Hungarian government’s illegal anti-refugee policies


This video says about itself:

Hungary’s 100,000 Jews alarmed at racism

22 March 2013

Anti-semitism is being felt in Hungary almost 70 years after half a million Jews were killed in the country during the Holocaust.

Community leaders feel threatened following recent comments made by members of the right-wing Jobbik party, and as a football match last year saw hooligans shout slurs at Israeli players.

Despite measures to control racism, such as ordering the Hungarian national football team to play its World Cup qualifier against Romania on Friday night (March 22) behind closed doors, concerns are growing with reports of some Jews choosing to migrate to other European countries.

Al Jazeera’s Tim Friend reports from Budapest.

By Márta Pardavi in Hugary, on 31 August 2016:

How Hungary Systematically Violates European Norms On Refugee Protection

In 2015, Hungary became one of the main entry points to the European Union for migrants and refugees. The police registered 400,000 irregular migrants and more than 177,000 of these applied for asylum. With at most 4,000 people with international protection status living in Hungary and one of the lowest rates of immigrant populations in Europe (1.4%), most people were faced with an unknown phenomenon, one that had hardly featured in Hungarian media or on political agendas before.

Confronted with a variety of very uncomfortable domestic political issues and the challenges posed by the number of arrivals, the government suddenly elevated migration to the number 1 topic on the political agenda. Right after the Charlie Hebdo terrorist attack in Paris in January 2015, it announced that migration posed a dangerous threat, from which Hungary and Europe must be protected. Moreover, it put the blame on “Brussels”, primarily the European Commission, for failing to keep refugees and migrants out of Europe.

In May 2015, the government launched a “National Consultation on Immigration and Terrorism”, in which 8 million Hungarian adults were asked to respond to a set of biased questions that portrayed migrants as abusers of European welfare systems and economic opportunities: ‘a new type of threat that we must stop in its tracks’. The consultation was accompanied by a nationwide billboard campaign, which featured xenophobic messages in Hungarian.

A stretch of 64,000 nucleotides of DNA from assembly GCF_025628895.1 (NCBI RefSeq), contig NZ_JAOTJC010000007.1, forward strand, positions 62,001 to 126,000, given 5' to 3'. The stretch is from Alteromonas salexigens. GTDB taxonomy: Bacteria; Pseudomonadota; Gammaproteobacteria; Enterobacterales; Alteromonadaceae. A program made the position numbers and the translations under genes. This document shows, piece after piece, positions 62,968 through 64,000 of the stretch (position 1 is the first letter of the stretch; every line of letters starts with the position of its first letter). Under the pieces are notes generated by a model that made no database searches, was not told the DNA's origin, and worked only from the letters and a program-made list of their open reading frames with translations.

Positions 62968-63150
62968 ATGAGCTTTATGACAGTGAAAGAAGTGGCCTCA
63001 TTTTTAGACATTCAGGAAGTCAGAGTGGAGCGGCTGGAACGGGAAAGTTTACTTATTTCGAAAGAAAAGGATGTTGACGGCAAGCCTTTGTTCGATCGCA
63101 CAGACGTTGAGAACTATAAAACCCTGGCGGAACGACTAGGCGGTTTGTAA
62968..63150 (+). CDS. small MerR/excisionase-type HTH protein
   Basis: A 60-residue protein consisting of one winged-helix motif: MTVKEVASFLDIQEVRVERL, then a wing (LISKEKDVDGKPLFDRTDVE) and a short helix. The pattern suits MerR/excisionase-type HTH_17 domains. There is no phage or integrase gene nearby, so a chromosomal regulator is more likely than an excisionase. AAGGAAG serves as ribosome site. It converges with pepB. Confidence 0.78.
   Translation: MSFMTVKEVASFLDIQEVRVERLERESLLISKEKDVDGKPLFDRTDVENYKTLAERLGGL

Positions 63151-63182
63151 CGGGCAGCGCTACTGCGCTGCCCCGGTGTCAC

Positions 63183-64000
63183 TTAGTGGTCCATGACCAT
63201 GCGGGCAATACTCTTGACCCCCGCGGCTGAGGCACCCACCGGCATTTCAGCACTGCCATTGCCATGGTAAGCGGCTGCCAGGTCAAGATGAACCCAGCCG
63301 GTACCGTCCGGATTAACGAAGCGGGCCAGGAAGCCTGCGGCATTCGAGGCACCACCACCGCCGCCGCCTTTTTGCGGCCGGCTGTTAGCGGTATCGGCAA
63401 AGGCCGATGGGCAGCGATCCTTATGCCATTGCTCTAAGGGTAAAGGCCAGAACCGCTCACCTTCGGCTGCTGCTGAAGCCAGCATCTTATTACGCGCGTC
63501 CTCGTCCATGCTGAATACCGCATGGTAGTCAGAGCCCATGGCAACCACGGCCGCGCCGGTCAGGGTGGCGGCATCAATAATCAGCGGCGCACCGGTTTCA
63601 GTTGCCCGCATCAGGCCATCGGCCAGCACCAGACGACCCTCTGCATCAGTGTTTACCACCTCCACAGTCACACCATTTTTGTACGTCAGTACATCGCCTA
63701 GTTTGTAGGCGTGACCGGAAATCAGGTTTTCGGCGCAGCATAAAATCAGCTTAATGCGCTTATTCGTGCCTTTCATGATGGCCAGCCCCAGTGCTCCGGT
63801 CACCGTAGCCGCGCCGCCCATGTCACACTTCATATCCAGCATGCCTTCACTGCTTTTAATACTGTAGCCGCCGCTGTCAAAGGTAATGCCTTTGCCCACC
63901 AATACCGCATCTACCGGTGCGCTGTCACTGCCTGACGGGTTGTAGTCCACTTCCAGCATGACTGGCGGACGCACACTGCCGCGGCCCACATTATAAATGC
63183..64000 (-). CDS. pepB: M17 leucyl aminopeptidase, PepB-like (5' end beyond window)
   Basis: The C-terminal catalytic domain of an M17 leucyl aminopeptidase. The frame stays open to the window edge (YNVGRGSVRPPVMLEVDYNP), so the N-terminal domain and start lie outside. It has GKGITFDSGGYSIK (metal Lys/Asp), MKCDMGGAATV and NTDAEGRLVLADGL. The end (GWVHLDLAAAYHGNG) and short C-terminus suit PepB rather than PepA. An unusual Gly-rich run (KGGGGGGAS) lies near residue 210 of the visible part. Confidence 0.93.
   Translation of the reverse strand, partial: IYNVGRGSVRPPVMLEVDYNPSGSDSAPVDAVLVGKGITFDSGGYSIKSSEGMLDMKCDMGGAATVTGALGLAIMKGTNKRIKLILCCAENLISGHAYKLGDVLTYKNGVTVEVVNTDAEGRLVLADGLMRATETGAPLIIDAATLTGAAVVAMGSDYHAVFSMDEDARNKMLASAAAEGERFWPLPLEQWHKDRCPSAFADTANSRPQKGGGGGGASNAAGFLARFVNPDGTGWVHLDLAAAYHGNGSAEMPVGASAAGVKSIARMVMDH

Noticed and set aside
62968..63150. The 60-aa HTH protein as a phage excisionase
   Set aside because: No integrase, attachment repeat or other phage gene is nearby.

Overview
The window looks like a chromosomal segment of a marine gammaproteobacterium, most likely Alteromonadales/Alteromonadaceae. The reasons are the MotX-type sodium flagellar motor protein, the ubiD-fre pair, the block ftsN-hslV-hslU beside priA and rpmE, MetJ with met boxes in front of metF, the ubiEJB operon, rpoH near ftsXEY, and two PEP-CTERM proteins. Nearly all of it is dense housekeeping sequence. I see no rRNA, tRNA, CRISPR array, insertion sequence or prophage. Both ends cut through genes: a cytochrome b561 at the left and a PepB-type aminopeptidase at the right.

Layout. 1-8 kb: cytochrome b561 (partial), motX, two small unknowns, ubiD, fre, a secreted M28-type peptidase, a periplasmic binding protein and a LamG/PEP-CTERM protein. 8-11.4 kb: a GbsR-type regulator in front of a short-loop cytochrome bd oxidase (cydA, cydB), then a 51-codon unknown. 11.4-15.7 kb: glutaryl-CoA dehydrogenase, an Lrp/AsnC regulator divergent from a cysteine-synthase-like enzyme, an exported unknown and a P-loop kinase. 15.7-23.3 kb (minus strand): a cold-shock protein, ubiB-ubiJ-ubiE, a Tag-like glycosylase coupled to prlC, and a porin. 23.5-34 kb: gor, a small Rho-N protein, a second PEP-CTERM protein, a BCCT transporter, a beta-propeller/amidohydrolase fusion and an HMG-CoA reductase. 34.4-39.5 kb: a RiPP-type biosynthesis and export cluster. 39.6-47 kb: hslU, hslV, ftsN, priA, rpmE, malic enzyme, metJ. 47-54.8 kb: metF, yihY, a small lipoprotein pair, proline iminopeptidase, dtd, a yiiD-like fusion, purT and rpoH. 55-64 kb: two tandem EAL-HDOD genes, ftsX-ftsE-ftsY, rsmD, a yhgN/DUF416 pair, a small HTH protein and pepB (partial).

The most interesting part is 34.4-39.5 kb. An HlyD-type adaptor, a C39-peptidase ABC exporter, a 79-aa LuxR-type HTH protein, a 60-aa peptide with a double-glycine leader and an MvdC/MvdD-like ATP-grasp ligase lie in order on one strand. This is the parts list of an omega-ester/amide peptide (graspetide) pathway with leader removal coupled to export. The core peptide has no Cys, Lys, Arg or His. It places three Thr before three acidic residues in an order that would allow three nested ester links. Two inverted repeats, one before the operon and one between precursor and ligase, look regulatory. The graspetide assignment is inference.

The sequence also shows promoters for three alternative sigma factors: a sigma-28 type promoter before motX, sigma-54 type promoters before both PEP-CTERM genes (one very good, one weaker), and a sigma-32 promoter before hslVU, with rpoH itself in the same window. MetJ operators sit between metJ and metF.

Over the summer, thousands of refugees arrived across the Serbian border each day, only to be met with a government-induced humanitarian crisis in Hungary. To everyone’s surprise, informal groups sprouted up instantly and hundreds of ordinary Hungarian citizens in towns all over the country spent their summer helping refugees. Thousands of Hungarians donated clothing, food and money to help where the state refused to do its part.

Later on, the legal and practical framework of refugee protection in Hungary was practically dismantled. The combined and intended effect of these steps was to deter and limit people who need international protection from accessing it in Hungary, by:

  • rejecting all asylum applications from people who had entered Hungary from Serbia, which was declared a safe third country, without a real inquiry into the reasons why Syrians, Iraqis, Afghans and others had to flee their countries,
  • introducing new and unfair procedural rules that result in genuine refugees being denied access to a proper asylum procedure and to the possibility of finding protection,
  • sealing the borders with Serbia and Croatia with razor-wire fences,
  • criminalising the crossing of the border fence and trying migrants in expedited criminal trials lacking many important due process guarantees,
  • reducing the Hungarian reception system’s capacity to offer shelter to asylum-seekers by closing the largest camp and instead opening smaller, temporary tent camps,
  • opening four small ‘transit zones’ on the southern border where people who wish to seek asylum in Hungary should apply and be registered, but not all would be let in the country.